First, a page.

$23 at Amazon
$26 at Bookshop
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“Lincoln and the Fight for Peace” by John Avlon (Simon & Schuster) In these dark times, it can be hard to even imagine what good, let alone great, national leadership looks like. That’s what makes John Avlon’s account of Abraham Lincoln’s plan to win the peace after winning the Civil War so important. Though the plan itself was tragically cut short by his assassination, Lincoln’s keen intellect and profound human decency set a precedent that reverberated in the century that followed, as Avlon astutely demonstrates. The book kicks off with a tour de force narration of the 16th president’s triumphant arrival in Richmond (excerpted right here on VF.com) and positively brims with astonishing details plucked from the vast library of historical facts that, as Avlon’s pal, I happen to know he carries around in his head. If you ask me, this is the perfect holiday read for anyone who, in spite of it all, just can’t quit the American Dream. /em>
$22 at Amazon
$28 at Bookshop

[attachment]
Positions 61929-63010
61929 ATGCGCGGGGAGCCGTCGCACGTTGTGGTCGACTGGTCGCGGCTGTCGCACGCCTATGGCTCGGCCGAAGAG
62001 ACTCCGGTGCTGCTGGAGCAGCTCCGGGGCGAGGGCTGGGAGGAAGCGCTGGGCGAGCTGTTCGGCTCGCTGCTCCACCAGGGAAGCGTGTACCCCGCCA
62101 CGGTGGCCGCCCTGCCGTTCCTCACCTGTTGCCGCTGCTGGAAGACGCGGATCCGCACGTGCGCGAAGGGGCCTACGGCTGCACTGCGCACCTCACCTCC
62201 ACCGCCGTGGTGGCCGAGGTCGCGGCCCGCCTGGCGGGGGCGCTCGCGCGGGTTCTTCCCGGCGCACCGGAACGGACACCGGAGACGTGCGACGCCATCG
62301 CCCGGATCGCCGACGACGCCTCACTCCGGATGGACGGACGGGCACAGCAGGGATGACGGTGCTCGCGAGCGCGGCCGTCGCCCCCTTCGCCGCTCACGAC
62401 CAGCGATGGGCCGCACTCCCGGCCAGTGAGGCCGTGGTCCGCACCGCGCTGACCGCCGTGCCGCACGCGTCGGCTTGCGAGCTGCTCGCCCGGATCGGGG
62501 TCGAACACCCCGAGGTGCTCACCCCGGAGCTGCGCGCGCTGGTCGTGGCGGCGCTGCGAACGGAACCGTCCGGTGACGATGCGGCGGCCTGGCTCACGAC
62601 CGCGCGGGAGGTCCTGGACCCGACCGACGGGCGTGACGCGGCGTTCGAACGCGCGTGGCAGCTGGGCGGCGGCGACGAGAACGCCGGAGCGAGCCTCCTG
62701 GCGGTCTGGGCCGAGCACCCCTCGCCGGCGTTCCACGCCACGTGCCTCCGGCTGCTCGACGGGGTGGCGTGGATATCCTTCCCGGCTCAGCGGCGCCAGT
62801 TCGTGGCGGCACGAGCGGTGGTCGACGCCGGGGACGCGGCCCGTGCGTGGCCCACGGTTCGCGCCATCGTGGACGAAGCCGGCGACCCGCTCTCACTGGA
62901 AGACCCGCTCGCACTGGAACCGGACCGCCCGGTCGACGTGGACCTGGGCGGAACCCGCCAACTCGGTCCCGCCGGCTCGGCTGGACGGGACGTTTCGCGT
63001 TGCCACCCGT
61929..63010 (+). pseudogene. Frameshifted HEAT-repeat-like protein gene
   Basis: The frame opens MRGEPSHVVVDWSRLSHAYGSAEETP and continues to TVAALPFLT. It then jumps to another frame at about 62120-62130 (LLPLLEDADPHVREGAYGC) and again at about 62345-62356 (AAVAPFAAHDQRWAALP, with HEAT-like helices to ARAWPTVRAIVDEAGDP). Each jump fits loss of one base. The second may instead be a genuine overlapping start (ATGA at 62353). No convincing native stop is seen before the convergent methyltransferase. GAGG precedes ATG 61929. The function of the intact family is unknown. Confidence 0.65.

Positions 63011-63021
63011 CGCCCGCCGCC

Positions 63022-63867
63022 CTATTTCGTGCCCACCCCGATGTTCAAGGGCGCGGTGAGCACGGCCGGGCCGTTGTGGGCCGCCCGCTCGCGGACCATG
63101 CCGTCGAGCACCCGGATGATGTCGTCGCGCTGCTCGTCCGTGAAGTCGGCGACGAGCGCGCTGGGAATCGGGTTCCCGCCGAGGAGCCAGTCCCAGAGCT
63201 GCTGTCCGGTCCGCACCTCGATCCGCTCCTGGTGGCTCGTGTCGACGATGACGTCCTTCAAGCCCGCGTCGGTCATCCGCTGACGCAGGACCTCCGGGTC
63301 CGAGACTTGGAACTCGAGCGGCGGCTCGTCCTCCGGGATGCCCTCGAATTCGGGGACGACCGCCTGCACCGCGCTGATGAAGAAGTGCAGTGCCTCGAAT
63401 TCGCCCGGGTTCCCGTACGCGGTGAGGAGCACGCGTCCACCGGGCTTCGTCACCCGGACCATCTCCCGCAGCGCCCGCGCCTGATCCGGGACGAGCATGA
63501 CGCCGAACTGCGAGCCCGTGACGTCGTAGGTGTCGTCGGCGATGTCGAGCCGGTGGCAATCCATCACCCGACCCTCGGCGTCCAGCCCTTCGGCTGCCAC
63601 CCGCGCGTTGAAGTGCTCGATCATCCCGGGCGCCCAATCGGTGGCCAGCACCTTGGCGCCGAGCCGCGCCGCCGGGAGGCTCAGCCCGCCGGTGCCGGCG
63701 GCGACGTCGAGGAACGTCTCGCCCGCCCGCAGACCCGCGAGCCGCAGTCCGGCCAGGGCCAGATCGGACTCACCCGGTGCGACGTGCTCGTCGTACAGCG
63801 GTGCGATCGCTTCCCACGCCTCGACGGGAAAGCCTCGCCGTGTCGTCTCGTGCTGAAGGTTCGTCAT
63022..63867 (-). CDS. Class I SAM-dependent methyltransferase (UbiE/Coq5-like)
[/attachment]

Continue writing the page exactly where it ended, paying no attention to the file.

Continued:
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“Mr. B” by Jennifer Homans (Random House) How on earth can anyone sum up the life of George Balanchine, the visionary, exacting choreographer behind New York City Ballet? To him, the art form existed on an otherworldly plane, with apotheosis springing from pure, unembroidered technique. “To dance this way, you have to take everything off. Expression, persona, personality—your very s must go,” writes Jennifer Homans in M a decade-long project for which the scholar and former ballerina pored over archives across continents and interviewed nearly 200 dancers. (Stamina is a prerequisite for his work.) But this is not just a biography for balletomanes. Balanchine’s career, stretching from imperial Russia to 1980s New York, brims with 20th-century characters; collaborators include Igor Stravinsky, Katherine Dunham, Isamu Noguchi, and the powerhouse NYCB cofounder Lincoln Kirstein. Homans, an insightful magpie, braids together differing accounts—as with the opening gesture of S (1934), Balanchine’s first ballet on American soil, which some see as a commentary on the Nazi salute. (The choreographer managed several well-timed departures, leaving Russia ahead of Stalin, Europe before Hitler’s reign.) Balanchine’s revolving-door relationships with dancers—marriages, rumored abortions, roles bestowed and withheld—get a clear-eyed examination. “They were ‘dear,’ and he was ‘Mr. B,’” Homans writes of the complicated, if often treasured, symbiosis. Jealousy was common; weight, scrutinized. “He had an instinct, gently, for the jugular.” For a man who called himself a “cloud in trousers” (a line borrowed from poet Vladimir Mayakovsky), Homans captures many of those elusive contours within the fabric of her book, making special room for NYCB’s behind-the-scenes figures and lucid discussions of key ballets (A and others). Balanchine’s push for full-tilt momentum echoes still: “What are you saving it for, you might be dead tomorrow.” —L